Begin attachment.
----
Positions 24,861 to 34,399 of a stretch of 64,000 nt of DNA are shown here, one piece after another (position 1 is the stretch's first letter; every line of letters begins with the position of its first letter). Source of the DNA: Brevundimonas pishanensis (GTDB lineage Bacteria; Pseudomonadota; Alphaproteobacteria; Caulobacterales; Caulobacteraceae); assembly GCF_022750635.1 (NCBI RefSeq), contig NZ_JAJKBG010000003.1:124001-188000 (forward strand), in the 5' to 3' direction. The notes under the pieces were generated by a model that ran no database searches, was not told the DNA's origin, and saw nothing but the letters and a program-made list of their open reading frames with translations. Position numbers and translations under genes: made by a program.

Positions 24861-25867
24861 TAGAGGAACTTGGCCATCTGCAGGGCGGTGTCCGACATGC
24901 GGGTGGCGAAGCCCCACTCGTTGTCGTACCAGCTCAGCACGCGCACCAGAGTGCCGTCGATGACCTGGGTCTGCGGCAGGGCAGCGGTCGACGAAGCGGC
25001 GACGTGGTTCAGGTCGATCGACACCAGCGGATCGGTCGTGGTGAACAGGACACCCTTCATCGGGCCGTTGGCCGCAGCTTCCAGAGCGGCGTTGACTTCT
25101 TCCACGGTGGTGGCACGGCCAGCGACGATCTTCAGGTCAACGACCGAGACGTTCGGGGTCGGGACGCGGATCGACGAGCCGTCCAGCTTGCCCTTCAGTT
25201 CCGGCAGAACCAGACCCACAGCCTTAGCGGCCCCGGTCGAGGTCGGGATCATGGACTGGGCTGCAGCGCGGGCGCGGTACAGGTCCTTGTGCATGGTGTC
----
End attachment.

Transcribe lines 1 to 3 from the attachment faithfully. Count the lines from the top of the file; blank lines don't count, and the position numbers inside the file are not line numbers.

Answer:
Positions 24,861 to 34,399 of a stretch of 64,000 nt of DNA are shown here, one piece after another (position 1 is the stretch's first letter; every line of letters begins with the position of its first letter). Source of the DNA: Brevundimonas pishanensis (GTDB lineage Bacteria; Pseudomonadota; Alphaproteobacteria; Caulobacterales; Caulobacteraceae); assembly GCF_022750635.1 (NCBI RefSeq), contig NZ_JAJKBG010000003.1:124001-188000 (forward strand), in the 5' to 3' direction. The notes under the pieces were generated by a model that ran no database searches, was not told the DNA's origin, and saw nothing but the letters and a program-made list of their open reading frames with translations. Position numbers and translations under genes: made by a program.

Positions 24861-25867
24861 TAGAGGAACTTGGCCATCTGCAGGGCGGTGTCCGACATGC